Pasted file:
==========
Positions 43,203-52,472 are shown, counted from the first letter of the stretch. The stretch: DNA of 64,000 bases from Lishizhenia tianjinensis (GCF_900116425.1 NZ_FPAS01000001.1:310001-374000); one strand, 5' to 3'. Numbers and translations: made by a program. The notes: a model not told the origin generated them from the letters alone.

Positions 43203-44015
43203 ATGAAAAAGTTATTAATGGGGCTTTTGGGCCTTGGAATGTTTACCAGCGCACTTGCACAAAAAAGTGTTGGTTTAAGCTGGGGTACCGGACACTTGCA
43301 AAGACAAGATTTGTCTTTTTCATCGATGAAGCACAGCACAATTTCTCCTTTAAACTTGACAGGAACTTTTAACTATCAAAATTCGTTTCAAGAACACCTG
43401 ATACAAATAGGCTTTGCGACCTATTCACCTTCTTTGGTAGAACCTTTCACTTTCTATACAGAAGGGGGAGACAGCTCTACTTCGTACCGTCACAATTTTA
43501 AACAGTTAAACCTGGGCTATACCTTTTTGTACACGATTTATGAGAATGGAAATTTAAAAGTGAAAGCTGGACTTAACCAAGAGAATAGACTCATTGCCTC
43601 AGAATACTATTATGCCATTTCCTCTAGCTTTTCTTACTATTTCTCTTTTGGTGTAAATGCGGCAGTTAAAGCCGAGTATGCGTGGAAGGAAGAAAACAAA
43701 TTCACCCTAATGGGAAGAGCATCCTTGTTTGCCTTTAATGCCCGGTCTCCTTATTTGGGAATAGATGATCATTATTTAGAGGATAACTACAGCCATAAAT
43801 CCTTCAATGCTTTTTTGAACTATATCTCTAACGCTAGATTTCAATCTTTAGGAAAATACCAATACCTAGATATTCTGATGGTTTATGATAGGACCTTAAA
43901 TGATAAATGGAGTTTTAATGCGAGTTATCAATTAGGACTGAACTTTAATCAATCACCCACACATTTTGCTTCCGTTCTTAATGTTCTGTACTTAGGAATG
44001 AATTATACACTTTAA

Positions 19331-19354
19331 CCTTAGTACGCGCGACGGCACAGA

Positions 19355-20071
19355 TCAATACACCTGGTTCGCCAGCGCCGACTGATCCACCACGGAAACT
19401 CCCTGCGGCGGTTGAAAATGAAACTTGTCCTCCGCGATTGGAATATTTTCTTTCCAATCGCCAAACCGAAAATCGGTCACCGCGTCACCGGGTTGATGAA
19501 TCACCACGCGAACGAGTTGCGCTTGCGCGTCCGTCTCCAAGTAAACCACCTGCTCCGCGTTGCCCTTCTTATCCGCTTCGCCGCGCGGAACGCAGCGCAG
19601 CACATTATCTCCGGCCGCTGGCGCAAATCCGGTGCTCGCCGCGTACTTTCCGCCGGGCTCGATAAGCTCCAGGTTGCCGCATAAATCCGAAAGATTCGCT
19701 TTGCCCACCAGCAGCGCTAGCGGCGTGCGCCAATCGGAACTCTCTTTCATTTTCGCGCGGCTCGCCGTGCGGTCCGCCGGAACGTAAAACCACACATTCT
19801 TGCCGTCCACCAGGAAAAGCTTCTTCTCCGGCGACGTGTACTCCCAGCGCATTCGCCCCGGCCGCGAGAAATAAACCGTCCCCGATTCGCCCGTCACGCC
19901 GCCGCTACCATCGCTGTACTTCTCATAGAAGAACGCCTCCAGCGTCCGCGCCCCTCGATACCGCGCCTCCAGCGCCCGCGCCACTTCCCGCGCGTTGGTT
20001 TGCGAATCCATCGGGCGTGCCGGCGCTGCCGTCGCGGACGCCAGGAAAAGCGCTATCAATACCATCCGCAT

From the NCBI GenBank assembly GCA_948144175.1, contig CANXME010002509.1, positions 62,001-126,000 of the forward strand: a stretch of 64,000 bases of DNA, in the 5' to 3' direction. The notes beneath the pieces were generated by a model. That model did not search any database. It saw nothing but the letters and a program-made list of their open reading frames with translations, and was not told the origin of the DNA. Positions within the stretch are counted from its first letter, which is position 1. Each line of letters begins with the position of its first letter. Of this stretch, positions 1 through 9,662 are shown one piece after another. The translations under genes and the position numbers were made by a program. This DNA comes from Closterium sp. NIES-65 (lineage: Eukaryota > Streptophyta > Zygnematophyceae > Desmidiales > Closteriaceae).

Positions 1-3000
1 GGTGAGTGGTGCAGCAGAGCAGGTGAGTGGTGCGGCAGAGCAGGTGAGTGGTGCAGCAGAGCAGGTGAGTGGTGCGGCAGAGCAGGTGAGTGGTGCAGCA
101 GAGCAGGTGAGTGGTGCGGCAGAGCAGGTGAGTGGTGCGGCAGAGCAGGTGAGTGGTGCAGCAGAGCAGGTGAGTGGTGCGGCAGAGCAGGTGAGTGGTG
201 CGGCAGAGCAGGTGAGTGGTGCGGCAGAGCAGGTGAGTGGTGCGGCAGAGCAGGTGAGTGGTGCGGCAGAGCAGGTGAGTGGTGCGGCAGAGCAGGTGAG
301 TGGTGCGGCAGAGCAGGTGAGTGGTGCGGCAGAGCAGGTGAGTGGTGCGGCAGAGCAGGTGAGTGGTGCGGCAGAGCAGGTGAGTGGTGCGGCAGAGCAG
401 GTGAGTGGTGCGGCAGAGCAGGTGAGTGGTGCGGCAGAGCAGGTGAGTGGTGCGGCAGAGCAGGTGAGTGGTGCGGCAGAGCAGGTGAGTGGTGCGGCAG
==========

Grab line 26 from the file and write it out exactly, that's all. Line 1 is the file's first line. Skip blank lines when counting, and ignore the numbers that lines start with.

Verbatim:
101 GAGCAGGTGAGTGGTGCGGCAGAGCAGGTGAGTGGTGCGGCAGAGCAGGTGAGTGGTGCAGCAGAGCAGGTGAGTGGTGCGGCAGAGCAGGTGAGTGGTG